I know.

Bow taken. Thank you. I’m here all week.

On the way home from school, I two-metre-bump into Mum Crush, who is looking as busy and fabulous as ever. I ask her how she manages to be so busy with a toddler in tow and she replies, without a hint of Mum-guilt or apology or irony: “TV. Yeah we are at a really good stage now where the TV can hold her attention for a good couple of hours so it’s working really well!”

I mean… I skip home!

Without passing any kind of judgement on that kind of parenting, the confidence and the contentment is why she is Mum Crush. And the openness is why I feel on Cloud Nine this morning! I will never berate myself for neglecting the Tuff Tray again!

Later, we walk the canal with a friend and this time, Toddler loves it. She climbs every wall, counts every duck, talks to every passer-by and tantrums when it’s time to go home. I mean really, you never can tell.


Last night, the Government announced that they will lift lockdown measures for five days over Christmas- from the 23rd to the 27th of December- so that families can gather across three households, and are able to travel across the country to do so.

Oh, that’s good news for you!” People drop into conversation.

But it’s not.

See, we have already- in the last twenty four hours!- agreed to have someone live with us until January.

I have already promised our Single Parent Social Bubble that they can come to our house for dinner on Christmas Day.

And you can’t just drop vulnerable people the moment you get a better offer.

Jesus wouldn’t like it!

Besides which, Husband has several services that week, a steady flow of funerals coming in and, despite his best efforts, Covid widows keep trying to shake his hand!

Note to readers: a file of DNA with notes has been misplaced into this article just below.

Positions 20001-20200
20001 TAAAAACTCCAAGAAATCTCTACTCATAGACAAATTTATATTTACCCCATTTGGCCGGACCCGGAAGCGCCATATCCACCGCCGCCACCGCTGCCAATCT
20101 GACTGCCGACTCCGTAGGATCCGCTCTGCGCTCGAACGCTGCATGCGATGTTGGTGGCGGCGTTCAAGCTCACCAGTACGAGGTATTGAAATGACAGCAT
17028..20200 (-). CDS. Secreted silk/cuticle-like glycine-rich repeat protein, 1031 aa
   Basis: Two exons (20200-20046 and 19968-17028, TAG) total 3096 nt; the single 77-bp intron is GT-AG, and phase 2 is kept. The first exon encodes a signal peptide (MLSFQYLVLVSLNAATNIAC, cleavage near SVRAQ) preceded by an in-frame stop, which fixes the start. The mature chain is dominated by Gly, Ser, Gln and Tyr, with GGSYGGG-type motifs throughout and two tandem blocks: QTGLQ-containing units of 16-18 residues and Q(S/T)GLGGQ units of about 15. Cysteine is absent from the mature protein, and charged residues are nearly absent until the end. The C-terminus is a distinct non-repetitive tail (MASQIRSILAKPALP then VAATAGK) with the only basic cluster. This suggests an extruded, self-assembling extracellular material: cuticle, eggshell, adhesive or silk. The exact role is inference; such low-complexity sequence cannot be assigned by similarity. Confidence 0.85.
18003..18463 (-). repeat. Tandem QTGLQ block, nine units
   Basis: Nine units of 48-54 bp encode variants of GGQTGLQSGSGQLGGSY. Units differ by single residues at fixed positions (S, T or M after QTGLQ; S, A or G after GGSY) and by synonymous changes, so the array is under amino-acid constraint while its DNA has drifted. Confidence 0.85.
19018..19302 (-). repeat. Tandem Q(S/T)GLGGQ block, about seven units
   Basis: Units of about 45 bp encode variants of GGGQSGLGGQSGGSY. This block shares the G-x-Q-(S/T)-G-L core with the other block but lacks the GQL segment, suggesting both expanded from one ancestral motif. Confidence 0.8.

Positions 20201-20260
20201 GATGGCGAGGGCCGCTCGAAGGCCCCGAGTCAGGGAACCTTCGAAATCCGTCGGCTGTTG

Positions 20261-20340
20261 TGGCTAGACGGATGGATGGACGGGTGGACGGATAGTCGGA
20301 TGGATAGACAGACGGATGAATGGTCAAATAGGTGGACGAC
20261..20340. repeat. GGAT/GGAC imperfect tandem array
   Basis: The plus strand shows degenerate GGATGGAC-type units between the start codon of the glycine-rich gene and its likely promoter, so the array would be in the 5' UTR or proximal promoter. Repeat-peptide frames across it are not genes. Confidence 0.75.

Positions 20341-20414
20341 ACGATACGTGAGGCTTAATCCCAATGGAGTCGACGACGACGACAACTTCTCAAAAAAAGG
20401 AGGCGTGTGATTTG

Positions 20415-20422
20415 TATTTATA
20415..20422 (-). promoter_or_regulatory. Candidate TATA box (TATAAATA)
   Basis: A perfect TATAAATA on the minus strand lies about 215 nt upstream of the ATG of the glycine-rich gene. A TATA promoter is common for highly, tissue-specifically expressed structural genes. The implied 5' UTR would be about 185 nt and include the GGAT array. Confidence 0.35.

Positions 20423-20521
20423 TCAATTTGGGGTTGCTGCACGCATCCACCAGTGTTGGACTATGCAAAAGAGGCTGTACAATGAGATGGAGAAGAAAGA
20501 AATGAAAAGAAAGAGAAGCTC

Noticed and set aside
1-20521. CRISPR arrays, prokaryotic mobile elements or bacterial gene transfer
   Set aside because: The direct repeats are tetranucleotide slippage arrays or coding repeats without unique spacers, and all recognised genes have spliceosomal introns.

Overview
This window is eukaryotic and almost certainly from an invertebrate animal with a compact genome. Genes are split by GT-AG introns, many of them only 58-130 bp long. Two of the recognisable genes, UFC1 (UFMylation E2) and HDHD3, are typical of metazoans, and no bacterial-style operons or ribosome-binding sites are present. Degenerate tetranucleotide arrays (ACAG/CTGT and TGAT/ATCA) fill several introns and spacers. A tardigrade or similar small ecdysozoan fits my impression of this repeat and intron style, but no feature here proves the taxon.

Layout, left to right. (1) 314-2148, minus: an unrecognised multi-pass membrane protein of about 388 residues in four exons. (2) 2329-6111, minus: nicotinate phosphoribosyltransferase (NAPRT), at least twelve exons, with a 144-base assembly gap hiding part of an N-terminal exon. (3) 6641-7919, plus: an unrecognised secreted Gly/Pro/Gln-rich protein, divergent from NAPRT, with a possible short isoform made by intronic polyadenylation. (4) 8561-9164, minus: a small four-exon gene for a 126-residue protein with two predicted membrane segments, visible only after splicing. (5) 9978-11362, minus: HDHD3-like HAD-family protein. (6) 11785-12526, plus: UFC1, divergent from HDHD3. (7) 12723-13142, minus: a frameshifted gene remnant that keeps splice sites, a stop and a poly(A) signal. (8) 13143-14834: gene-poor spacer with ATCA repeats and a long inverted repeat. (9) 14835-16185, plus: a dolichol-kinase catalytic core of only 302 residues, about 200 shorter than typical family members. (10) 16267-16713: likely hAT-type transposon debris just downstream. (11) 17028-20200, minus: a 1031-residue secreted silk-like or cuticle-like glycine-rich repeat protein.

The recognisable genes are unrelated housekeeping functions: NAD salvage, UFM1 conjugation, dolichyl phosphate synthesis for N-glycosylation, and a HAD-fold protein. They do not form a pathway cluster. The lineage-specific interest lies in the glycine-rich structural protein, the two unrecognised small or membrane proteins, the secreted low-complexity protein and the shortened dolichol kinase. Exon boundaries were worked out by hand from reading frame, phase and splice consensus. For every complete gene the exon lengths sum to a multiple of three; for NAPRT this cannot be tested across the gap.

And so eventually, my mother and I agree and decide… It’s not worth the risk.

We can not in full conscience allow our families to travel here, knowing how many people we are going to come into contact with, whether we socially distance or not.

It makes no sense, but I still resent the government for putting that decision in our carefully-washed hands.

And while I don’t resent those we have chosen to ‘Bubble’ with, or Jesus, or the lifestyle He has called us to, or Husband’s job, or the things it entails… the weight of that responsibility weighs heavily today. And I sob. I sob so hard that my head aches and my stomach heaves. Up until now, this form of ‘giving’ has been somewhat mutually beneficial. Today, however, it feels sacrificial. Today I am thankful, but I am also counting the cost.

And it hurts.

In the meantime, of course, Husband deals with angry parishioners who can’t understand why there needs to be deep cleaning between services; demanding to know why they can’t go to Church more than once a day over Christmas! (I admit… I might resent those people just a tad…)


By today, I have gotten my head around the Christmas issue and started to block out that it was ever an option.

I’ve also ordered a new TV. Because nobody’s perfect!

I remember last minute that I am on the rota to do online prayers and find the Bible verse pretty darn raw (in a first-world-problems kind of way):

For I was hungry and you gave me something to eat, I was thirsty and you gave me something to drink, I was a stranger and you invited me in, 36 I needed clothes and you clothed me, I was sick and you looked after me, I was in prison and you came to visit me.’

37 “Then the righteous will answer him, ‘Lord, when did we see you hungry and feed you, or thirsty and give you something to drink? 38 When did we see you a stranger and invite you in, or needing clothes and clothe you? 39 When did we see you sick or in prison and go to visit you?’

40 “The King will reply, ‘Truly I tell you, whatever you did for one of the least of these brothers and sisters of mine, you did for me.’